Public Image Ltd. – Commercial Zone (complete album download)
In 1983, Keith Levene and Pete Jones left Public Image Ltd. Considering the events that followed, it can be assumed that the split was not a clean one.
When Keith left the band, he didn’t leave empty handed. He took with him the master tapes to their yet-unreleased follow-up to The Flowers of Romance. As if that act of sabotage wasn’t enough, he then mixed and mastered the recordings on his own and put the album out under the title Commercial Zone. He did this without permission from anyone in the band or their label.
Think about that for a second. Think about how crazy that is. Imagine if that happened today. Dinosaur Jr. are recording a new album at the moment. Imagine if, after the sessions were mostly done, Lou Barlow just said “fuck it, I’m sick of J and his bullshit (again)” and, without telling anyone, he stole the master tapes to the album and put them on the Internet. But not just as a “fuck you,” but as an illegal bootleg release that you would have to actually buy. It just wouldn’t happen! He’d be able to get five copies out the door before the label would bust in and shut his ass down.
But I guess things were different in 1984, because Levene was able to make two complete pressings of this album and even sell it in American record stores for over a year before the label was able to successfully shut him down. As such, fans were able to get two entirely different versions of the same album in 1983/84, the Levene-mixed Commercial Zone, as well as the final version, This Is What You Want…This Is What You Get. Listening to them both back-to-back is a lesson in album production, as most of the songs on Commercial Zone found their way onto This Is What You Want… albiet in radically re-worked forms.
I was originally going to do a track-by-track rundown of the differences between the Commercial Zone and This Is What You Want… versions of the songs, but that’s really pointless because all the tracks were changed in the exact same way. While the Commercial Zone versions of the songs are incredibly stark and minimal, with Lydon’s caustic vocals the center of attention, the This Is What You Want versions are polished with an 80s shine. Synthesizers are amplified. Drum beats are made danceable. Horn sections are brought in. And the abrasive nature of Lydon’s voice is died down ever so slightly so the countless reverb and echo effects added to it wouldn’t drive the listener mad.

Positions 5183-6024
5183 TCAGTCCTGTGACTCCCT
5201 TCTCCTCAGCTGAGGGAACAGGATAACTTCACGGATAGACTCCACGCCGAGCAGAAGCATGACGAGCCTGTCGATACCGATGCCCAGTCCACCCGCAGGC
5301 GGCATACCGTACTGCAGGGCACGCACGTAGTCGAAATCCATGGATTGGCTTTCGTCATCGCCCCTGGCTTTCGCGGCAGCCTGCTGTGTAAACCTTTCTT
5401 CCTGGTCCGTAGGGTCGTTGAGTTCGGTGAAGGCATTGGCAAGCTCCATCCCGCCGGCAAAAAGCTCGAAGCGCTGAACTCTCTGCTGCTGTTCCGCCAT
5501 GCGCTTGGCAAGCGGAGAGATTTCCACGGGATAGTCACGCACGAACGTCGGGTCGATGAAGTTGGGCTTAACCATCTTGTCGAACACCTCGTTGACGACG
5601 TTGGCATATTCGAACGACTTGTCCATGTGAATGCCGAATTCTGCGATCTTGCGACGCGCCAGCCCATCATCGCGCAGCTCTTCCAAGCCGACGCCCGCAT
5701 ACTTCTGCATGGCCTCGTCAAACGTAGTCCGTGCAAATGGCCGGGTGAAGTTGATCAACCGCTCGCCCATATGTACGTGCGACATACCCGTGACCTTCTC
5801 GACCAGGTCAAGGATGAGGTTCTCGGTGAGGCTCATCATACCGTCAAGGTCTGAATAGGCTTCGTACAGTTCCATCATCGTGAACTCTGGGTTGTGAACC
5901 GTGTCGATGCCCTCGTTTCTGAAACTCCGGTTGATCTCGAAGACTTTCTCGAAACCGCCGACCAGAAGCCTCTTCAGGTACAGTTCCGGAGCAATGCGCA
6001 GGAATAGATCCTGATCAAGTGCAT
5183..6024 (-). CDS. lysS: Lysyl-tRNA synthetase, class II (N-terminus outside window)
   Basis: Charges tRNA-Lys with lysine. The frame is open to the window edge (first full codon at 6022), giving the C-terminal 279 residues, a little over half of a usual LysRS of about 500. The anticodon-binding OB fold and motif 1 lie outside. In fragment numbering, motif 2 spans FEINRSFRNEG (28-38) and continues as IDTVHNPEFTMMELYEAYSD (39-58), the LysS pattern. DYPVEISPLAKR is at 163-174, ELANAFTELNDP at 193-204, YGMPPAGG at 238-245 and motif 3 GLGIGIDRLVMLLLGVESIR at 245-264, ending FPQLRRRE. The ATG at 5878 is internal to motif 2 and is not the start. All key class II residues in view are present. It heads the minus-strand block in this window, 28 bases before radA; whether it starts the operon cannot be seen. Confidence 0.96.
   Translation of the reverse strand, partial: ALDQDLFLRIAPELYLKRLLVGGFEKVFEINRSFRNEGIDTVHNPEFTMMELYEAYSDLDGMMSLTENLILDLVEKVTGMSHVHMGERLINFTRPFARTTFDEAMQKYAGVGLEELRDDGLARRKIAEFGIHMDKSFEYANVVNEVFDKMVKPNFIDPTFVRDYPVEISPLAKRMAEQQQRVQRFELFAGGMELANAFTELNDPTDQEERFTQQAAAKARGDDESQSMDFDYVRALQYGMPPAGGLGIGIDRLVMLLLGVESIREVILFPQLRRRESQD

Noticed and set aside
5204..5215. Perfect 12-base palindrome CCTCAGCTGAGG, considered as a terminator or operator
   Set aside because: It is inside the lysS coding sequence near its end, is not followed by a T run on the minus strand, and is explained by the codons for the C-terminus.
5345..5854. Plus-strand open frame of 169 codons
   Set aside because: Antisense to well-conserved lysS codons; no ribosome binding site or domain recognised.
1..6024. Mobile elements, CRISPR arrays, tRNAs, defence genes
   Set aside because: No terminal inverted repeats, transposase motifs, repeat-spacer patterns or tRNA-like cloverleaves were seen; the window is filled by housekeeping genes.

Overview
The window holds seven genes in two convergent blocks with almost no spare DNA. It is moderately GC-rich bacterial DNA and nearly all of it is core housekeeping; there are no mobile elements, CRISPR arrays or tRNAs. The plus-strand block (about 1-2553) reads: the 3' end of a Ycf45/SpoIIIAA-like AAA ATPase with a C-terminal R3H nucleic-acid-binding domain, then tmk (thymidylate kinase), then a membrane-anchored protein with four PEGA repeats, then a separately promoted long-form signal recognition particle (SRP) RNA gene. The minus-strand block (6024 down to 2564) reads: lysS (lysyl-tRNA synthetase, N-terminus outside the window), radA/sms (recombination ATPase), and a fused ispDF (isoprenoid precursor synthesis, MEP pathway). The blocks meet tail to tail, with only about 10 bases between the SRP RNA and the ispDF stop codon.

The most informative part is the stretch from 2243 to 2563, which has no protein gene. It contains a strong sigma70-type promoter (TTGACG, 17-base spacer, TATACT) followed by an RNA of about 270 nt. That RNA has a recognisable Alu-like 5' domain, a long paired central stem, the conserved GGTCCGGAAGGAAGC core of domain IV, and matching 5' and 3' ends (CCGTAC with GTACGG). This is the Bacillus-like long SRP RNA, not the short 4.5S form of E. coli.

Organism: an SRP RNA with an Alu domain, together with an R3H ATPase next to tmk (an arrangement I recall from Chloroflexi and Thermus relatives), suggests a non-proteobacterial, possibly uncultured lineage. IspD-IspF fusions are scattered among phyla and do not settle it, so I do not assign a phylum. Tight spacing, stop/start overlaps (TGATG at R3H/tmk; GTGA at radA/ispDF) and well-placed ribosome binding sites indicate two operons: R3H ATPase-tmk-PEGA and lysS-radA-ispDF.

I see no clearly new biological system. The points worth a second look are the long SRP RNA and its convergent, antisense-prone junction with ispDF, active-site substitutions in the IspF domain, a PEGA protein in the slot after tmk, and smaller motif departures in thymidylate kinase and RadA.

So which version is better?
While most die-hard PiL fans enjoy Commercial Zone more, I actually find This Is What You Want… to be a better record. Fans would say that Commercial Zone is better because it retains the non-commercial sound and feeling of the group’s previous records, and that’s precisely why I don’t like it as much.
I think that after the band recorded something as brutally antipop as The Flowers of Romance, they had no need to continue in that direction. There was nowhere else to go. To me, Commercial Zone sounds the group is still trying to hang on to that caustic, abrasive sound while still attempting to record something that has some sort of commercial aspirations. This Is What You Want… on the other hand, makes no attempt to hide its pop sensibilities and is a more honest, more engaging record because of it.
Still, Commercial Zone isn’t a bad record. And if you’re at all interested in studying how songs can evolve and change during the recording process, both it and This Is What You Want… are essential listening. Like a lot of stuff I’ve been posting recently, I originally posted Commercial Zone back in 2006/2007 that sounded like dogshit. Here’s a new rip that sounds a hell of a lot better.
Public Image Ltd.
This Is Not A Love Song (12″ Remix)
(This Is Not A) Love Song (The Best Of British £1 Notes Version)
Probably my third-favorite PiL track behind “Disappointed” and “Rise,” “This Is Not A Love Song” is a wonderfully angry bit of bile, no matter which version you find. The original Commercial Zone take is still the harshest and most in-your-face, but I feel the upbeat tempo and added horn sections on the This Is What You Want… version make that version much more catchy and interesting, even if the song’s spiteful message is somewhat lost in the sheen. As it is one of PiL’s biggest hits, it’s been repackaged and re-released several times over, sometimes in versions that differ from both the Commercial Zone and This Is What You Want… takes.
The 12″ remix, is really more of a dub version of the track, and removes almost all of Lydon’s vocals aside from the very opening. While this version is undoubtedly weaker as a result, the instrumental does a good job of standing on its own, and it also makes for a killer workout mix tune.
One of the most interesting versions of the song, however, is the version that’s on John Lydon’s greatest hits record, which features tracks all the way from The Sex Pistols to his late-90s solo work. This alternate version (which is not labeled as such) sounds like a mix of the song that was made in between the Commercial Zone and This Is What You Want… versions. It’s more polished and produced than the original version, but its still way rougher and abrasive than the final version that made the album. It’s actually probably my favorite take of the track, keeping most of the anger and spite of the original, while injecting a bit of the energy and excitement from the final version.
Listen to all three back-to-back-to-back and tell me which one you prefer. Just, go hug a kitten or something later, that’s a lot of Lydon angst to be carrying around with you.
And don’t forget that PiL has a new album coming out in a couple weeks! Get that too! It should be rad!